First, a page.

The Right Not to Migrate

Most migrants from Central America leave their homes because they simply have no other choice. There is little opportunity in their home countries for income or economic security, limited access to basic services or education, little hope of advancement – and as Dr. Bruce Anderson says, “we are dangling the carrot” of jobs in the US.

A cross-border, cross-sector effort to work towards economic sustainability and access to services and education is essential to providing the viable choices to would-be migrants to stay home if they so choose.

Why do people leave their homes and travel north to the US-Mexico border?

Mario Bronfman, Ford Foundation

This is a simple question with a deeply complex answer. People living in Central America face a diverse set of conditions that makes it necessary for them to migrate north. First and foremost of these is poverty and income inequality. Employment opportunities are particularly limited for people who live in rural and marginalized communities. Other factors that contribute to people’s decisions to migrate include limited access to land and forests, political instability, natural disasters, soil degradation in agricultural communities, insecurity related to drug-trafficking and gang violence, and the need to maintain family bonds with kin who have already migrated.

The film “Who Is Dayani Cristal?” illuminates the human side of migration from this region, the reasons why migration is at times the only means of survival, and the cost paid by those who leave and those left behind. In the current political and social climate in Central America, and in the face of current policy, migration has a multifaceted impact on communities of origin, causing them to grapple with the rights and responsibilities of those who leave and those who stay behind.

On the side of detriment to communities, migration has weakened traditional institutions central to managing natural resources and controlling illicit activities. Villages, cities, and entire countries are losing many of their “best and brightest,” with negative consequences for renewing and improving leadership. This severely undercuts community political processes, social cohesion, and the capacity to manage natural resources.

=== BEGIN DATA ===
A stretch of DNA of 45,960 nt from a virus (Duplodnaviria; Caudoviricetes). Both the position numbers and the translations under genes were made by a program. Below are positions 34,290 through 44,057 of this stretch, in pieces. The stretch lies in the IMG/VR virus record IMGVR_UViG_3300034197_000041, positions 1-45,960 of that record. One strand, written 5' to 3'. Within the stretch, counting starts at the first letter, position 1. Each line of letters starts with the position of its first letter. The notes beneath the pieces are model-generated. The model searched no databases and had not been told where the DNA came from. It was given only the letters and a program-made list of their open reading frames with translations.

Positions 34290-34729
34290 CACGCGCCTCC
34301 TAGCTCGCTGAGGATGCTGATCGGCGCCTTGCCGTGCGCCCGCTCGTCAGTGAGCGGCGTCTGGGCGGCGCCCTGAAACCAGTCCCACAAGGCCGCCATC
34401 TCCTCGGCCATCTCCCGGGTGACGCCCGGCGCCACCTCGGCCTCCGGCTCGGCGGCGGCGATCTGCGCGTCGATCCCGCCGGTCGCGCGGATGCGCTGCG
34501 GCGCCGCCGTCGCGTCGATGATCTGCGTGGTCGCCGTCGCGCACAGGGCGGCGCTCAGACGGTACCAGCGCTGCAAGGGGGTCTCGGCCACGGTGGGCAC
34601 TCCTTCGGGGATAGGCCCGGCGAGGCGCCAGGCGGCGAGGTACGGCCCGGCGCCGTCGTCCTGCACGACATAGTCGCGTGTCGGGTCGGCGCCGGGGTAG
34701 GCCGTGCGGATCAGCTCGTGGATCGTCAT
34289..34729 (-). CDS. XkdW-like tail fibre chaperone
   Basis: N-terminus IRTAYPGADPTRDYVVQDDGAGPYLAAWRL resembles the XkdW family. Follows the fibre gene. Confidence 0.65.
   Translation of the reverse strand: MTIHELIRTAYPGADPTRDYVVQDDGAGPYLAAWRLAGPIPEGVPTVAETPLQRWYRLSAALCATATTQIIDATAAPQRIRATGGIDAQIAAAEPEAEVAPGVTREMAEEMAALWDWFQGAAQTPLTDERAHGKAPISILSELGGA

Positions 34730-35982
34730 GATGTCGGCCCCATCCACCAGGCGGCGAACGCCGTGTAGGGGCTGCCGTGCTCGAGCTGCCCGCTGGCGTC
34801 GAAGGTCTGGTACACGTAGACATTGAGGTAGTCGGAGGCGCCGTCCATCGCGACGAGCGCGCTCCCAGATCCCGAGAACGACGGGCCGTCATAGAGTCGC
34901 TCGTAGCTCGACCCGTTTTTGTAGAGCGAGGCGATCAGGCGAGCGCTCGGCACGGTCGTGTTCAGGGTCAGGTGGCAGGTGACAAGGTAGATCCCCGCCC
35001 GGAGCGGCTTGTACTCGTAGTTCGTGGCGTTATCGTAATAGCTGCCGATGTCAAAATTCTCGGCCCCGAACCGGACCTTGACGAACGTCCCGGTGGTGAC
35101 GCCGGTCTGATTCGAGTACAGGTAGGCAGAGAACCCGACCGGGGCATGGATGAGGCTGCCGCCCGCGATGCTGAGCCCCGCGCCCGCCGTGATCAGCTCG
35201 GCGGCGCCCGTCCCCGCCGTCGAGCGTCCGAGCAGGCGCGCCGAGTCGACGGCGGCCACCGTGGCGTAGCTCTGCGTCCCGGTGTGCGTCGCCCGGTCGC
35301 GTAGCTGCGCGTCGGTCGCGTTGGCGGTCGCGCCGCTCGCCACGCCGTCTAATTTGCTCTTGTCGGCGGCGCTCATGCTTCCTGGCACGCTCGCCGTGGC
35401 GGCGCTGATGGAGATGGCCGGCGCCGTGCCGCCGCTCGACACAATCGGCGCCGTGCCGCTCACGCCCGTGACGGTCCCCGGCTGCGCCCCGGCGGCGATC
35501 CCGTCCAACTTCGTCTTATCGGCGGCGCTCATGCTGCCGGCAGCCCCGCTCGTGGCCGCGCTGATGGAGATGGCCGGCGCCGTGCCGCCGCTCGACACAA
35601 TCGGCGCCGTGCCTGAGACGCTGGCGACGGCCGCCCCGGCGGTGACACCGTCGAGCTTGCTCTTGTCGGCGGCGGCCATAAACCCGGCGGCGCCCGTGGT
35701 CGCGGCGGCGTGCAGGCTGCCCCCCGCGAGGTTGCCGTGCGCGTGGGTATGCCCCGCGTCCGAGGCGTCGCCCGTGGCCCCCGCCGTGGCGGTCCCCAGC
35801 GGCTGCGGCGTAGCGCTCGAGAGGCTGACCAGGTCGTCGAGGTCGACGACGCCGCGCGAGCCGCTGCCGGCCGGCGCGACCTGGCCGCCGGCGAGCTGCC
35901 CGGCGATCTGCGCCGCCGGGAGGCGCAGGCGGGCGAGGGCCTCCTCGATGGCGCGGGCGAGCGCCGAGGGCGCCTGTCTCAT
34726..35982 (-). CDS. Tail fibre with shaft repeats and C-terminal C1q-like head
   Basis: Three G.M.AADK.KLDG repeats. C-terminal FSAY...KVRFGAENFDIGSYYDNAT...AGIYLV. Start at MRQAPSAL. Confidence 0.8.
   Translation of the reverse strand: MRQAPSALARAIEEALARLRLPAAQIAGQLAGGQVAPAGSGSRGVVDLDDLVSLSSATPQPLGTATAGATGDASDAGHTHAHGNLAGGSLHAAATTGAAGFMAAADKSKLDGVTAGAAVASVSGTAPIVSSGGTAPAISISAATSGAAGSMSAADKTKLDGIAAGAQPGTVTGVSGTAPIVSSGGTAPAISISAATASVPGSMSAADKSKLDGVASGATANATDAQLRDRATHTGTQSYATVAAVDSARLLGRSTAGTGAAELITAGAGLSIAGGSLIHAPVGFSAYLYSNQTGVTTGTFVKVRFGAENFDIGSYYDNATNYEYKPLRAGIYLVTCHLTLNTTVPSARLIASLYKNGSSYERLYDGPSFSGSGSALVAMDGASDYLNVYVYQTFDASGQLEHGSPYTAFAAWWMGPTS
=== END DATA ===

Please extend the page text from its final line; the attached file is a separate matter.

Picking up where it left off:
There are benefits of migration to those left behind. The role of women in their communities has been strengthened in part due to migration, as they are challenged to assume new roles and greater responsibilities because men are leaving their homes – and rural women in particular are expanding their participation in local economic, political and civic processes. But women still encounter many barriers to exercising their rights by existing political and social constructs.

The most widely discussed benefit of migration is the question of remittances, which allow family members to cover basic consumption needs and can enable children to attend school. But in the context of Central America, the lack of appropriate development programs and policies, as well as financial institutions, make it nearly impossible for these transfers to have long-term positive transformative effects on communities. In some instances, remittances distort local economies to the detriment of those households that do not receive them ― for example, the insertion of money into a community can inflate prices for land and labor.